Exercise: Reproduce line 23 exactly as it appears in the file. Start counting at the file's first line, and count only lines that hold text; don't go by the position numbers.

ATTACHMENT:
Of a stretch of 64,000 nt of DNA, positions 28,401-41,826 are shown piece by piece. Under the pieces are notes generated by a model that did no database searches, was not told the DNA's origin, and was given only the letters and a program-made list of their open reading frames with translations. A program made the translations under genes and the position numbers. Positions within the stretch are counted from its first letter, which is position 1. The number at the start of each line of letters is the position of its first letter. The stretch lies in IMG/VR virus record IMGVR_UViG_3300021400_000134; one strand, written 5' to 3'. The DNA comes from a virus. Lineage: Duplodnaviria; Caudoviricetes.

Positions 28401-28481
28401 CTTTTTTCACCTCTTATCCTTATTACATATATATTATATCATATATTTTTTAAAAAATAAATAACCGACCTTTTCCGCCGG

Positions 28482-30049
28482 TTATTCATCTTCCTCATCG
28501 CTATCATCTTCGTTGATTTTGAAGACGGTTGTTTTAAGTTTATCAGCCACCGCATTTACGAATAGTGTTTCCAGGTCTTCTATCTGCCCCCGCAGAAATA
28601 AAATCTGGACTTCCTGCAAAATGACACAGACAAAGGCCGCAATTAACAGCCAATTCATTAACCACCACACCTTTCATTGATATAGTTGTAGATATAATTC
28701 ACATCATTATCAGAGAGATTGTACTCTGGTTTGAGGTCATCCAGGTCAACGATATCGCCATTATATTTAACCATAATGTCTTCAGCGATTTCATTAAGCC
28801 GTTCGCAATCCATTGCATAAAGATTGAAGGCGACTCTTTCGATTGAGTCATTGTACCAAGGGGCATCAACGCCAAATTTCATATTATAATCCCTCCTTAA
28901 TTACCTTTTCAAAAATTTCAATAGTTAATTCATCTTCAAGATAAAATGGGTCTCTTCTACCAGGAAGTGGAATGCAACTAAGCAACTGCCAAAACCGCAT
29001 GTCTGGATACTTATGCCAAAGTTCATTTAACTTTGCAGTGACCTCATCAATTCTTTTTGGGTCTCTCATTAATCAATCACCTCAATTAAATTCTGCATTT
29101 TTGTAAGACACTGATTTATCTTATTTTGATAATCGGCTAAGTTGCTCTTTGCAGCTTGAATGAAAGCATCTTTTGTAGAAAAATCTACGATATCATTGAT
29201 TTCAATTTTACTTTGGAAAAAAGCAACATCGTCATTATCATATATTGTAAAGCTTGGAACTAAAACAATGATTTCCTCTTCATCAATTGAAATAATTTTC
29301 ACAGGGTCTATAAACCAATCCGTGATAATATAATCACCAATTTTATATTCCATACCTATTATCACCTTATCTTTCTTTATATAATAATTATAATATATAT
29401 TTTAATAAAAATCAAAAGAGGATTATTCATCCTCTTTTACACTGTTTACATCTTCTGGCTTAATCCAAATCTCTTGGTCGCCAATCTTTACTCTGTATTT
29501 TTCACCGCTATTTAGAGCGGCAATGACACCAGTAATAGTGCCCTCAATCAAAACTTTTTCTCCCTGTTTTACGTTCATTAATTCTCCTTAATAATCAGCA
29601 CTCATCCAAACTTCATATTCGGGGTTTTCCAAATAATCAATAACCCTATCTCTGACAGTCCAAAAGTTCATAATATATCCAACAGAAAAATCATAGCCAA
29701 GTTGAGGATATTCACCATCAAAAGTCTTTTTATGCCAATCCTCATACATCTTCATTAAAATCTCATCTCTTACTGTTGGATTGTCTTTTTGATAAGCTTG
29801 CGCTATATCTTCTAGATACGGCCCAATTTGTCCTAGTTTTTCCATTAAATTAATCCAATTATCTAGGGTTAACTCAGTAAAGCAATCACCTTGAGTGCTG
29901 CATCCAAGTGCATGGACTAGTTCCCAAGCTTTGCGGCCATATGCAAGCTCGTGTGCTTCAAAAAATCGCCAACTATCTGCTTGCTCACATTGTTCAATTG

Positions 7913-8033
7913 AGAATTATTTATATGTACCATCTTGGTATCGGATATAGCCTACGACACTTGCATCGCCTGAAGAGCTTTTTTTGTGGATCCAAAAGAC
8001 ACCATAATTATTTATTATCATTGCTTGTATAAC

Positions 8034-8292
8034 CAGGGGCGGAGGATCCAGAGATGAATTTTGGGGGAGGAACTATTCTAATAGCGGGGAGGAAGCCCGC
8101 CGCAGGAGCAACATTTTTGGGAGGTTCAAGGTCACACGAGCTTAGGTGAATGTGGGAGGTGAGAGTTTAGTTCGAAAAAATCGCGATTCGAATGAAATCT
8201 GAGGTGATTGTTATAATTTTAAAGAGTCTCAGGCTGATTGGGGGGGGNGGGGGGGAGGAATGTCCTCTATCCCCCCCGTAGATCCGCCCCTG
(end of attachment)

8001 ACCATAATTATTTATTATCATTGCTTGTATAAC